When opening a program I often make a simple invitation to my group to ‘play’ and to have FUNN. However, it’s fair to say that what they actually hear me say is to have “FUN,” but I deliberately add the extra N.
It means that it’s okay to have fun, and you don’t have to understand what’s going on to have a fun time. Indeed, I often suggest to my groups that if they find themselves in the middle of an outrageous time, and were to stop and ask themselves ‘Why are we doing this?’ then don’t look too hard for an answer.
Fun is contagious and very difficult to stand away from. Also, within the realm of Challenge by Choice, it’s also hard to look cool sitting out from an activity when everyone else is having a great time.
I think the true essence of FUNN’s enormous transformative power is found within the old Chinese proverb that tells us: You can learn more about a person in an hour of play and than a day of a conversation. Too true.
I’ve seen the most hardened, cold, sceptical groups turn into the jolliest of people because they were having fun. And ‘having fun’ doesn’t mean they have to be rolling in the aisles embracing a giant belly laugh – having fun is about experiencing all that it is to be a human-being, particularly when this occurs within a non-threatening atmosphere.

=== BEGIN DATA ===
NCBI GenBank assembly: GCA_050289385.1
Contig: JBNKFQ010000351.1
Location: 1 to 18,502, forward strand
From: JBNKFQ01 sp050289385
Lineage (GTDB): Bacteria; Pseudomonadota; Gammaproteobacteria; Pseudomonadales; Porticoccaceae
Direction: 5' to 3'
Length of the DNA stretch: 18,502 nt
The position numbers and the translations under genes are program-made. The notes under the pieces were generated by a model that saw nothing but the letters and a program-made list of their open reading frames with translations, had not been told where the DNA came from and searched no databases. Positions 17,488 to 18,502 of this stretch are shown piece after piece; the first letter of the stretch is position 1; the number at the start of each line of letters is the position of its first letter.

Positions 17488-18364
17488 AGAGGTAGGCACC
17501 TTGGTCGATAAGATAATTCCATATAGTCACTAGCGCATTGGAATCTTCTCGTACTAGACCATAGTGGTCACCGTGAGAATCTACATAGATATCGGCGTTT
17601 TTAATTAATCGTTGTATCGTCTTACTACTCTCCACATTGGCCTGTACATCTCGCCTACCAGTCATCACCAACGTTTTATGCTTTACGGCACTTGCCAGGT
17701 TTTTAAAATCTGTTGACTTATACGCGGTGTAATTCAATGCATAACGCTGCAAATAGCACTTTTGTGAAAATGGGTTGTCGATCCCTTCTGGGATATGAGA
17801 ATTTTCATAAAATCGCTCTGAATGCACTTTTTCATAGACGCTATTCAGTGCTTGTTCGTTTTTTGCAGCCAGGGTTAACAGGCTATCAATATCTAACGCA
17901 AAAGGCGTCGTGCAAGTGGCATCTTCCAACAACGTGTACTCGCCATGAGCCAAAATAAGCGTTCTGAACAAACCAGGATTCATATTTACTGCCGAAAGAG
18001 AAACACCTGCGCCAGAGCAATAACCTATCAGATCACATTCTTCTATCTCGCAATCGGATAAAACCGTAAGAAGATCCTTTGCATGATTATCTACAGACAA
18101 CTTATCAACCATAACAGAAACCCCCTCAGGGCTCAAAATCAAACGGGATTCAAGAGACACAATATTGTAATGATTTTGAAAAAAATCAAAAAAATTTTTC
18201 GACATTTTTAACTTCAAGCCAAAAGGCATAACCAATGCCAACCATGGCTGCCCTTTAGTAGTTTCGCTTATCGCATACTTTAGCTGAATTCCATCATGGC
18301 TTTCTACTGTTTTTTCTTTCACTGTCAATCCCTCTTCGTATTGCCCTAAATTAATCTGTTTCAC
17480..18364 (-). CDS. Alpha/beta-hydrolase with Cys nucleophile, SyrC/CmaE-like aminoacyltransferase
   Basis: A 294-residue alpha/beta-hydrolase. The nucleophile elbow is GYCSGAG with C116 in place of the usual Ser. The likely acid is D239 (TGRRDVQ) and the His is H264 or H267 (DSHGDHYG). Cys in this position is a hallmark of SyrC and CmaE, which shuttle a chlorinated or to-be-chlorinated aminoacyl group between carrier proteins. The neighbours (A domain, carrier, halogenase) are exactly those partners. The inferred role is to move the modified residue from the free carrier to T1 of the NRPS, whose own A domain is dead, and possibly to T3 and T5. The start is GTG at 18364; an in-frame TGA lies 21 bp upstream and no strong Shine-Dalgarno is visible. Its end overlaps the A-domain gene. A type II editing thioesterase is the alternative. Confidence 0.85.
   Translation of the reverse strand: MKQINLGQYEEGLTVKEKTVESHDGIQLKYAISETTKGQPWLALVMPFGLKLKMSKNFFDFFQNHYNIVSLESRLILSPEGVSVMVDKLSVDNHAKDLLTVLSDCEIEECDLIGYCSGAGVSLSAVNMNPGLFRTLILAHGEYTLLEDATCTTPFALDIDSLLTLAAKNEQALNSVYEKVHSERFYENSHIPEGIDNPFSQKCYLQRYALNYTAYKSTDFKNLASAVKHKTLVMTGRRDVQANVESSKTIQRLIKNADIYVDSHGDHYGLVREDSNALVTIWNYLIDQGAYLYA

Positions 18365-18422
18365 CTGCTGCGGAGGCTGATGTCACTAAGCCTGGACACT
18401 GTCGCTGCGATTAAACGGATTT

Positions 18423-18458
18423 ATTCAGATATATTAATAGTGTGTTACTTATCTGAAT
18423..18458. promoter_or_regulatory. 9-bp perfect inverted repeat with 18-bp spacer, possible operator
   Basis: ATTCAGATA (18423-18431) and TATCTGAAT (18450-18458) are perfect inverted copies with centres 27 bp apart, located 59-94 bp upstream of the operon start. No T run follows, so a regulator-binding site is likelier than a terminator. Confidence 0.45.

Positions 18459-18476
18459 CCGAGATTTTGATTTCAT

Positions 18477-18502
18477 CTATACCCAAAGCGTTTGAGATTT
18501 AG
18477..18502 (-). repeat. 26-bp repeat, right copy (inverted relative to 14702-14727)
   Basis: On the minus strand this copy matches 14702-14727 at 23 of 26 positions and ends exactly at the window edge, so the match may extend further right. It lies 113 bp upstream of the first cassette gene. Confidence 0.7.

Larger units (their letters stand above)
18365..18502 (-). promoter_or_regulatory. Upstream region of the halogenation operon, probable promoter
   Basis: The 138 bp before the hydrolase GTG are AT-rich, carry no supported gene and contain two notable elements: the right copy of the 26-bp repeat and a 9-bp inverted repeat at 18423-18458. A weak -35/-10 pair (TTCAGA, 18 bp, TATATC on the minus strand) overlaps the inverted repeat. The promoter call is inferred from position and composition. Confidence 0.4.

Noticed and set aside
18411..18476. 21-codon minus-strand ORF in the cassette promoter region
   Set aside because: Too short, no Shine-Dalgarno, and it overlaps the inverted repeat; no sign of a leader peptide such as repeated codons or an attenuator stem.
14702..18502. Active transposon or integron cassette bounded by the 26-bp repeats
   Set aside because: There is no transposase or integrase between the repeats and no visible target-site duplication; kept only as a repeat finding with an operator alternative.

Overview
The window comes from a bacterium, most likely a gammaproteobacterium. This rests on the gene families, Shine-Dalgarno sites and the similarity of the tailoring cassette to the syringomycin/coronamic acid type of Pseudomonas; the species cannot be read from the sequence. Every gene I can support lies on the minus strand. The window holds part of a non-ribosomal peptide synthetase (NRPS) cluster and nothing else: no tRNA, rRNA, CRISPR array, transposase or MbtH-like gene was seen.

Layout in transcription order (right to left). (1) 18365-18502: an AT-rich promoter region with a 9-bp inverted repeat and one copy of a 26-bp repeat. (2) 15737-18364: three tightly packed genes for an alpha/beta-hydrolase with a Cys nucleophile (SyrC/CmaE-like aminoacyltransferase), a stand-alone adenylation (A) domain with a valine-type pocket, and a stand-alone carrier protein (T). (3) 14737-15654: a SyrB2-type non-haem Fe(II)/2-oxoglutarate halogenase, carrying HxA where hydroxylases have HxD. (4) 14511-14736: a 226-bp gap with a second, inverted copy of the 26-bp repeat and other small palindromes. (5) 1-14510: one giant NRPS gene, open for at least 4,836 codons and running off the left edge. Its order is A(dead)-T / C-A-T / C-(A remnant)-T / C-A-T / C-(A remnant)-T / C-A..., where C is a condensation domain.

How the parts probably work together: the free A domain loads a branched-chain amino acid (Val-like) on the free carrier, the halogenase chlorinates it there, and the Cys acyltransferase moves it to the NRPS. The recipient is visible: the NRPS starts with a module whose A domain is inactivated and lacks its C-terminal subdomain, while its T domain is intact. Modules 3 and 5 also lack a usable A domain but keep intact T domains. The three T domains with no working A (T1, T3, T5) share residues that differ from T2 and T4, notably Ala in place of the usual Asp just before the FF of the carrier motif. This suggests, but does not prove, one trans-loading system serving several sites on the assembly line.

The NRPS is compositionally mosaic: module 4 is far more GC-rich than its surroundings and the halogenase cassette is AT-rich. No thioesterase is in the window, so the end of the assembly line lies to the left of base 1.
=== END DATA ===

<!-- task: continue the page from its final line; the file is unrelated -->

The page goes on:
So, two questions for you to ponder:
1. How much fun have you enjoyed today?
2. What type of fun did you introduce into your program today?
And, hey, if your answer to both questions is ‘none,’ then that’s OK. There’s nothing inherently wrong with not integrating fun into your program – but it may just explain why you’re meeting resistance.
To learn more about FUNN, click here to view a short video from our Facilitator Tips video series in which I explain this powerful concept further.